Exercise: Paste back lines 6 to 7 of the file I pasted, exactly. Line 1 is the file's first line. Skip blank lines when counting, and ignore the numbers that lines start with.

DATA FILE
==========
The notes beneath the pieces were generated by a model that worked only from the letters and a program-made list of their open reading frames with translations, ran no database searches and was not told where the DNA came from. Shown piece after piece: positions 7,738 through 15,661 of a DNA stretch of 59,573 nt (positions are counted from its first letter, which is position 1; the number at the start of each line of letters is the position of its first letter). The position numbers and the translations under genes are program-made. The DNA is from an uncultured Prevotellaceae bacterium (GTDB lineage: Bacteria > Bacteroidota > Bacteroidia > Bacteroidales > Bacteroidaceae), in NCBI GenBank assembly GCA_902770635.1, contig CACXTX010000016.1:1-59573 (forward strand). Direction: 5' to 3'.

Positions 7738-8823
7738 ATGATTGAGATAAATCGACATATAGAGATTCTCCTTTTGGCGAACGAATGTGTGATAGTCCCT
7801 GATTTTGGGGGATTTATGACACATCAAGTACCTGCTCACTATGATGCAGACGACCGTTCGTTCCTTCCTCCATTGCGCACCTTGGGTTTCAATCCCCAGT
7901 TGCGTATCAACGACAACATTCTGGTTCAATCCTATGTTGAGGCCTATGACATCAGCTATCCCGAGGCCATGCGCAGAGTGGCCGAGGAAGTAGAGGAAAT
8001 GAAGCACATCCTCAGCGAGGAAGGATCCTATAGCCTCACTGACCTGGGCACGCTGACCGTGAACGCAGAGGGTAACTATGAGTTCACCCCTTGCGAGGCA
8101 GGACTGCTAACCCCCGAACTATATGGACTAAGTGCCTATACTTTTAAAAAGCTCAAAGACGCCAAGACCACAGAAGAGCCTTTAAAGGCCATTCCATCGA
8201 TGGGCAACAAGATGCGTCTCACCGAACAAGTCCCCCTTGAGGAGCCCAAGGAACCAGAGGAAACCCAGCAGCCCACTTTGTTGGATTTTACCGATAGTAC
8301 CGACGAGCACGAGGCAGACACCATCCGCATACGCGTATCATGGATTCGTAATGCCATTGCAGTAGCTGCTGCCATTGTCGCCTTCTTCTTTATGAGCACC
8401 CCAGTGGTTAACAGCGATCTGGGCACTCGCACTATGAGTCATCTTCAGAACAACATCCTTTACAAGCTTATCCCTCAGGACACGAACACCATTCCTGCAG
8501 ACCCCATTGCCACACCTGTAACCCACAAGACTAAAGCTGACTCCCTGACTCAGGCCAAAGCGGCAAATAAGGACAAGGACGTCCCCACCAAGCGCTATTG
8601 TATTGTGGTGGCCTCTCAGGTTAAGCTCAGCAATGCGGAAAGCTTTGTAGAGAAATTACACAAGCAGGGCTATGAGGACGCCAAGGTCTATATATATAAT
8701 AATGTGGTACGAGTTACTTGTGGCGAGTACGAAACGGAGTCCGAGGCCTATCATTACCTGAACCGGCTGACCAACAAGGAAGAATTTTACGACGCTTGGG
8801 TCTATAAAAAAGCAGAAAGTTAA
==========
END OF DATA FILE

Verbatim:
8001 GAAGCACATCCTCAGCGAGGAAGGATCCTATAGCCTCACTGACCTGGGCACGCTGACCGTGAACGCAGAGGGTAACTATGAGTTCACCCCTTGCGAGGCA
8101 GGACTGCTAACCCCCGAACTATATGGACTAAGTGCCTATACTTTTAAAAAGCTCAAAGACGCCAAGACCACAGAAGAGCCTTTAAAGGCCATTCCATCGA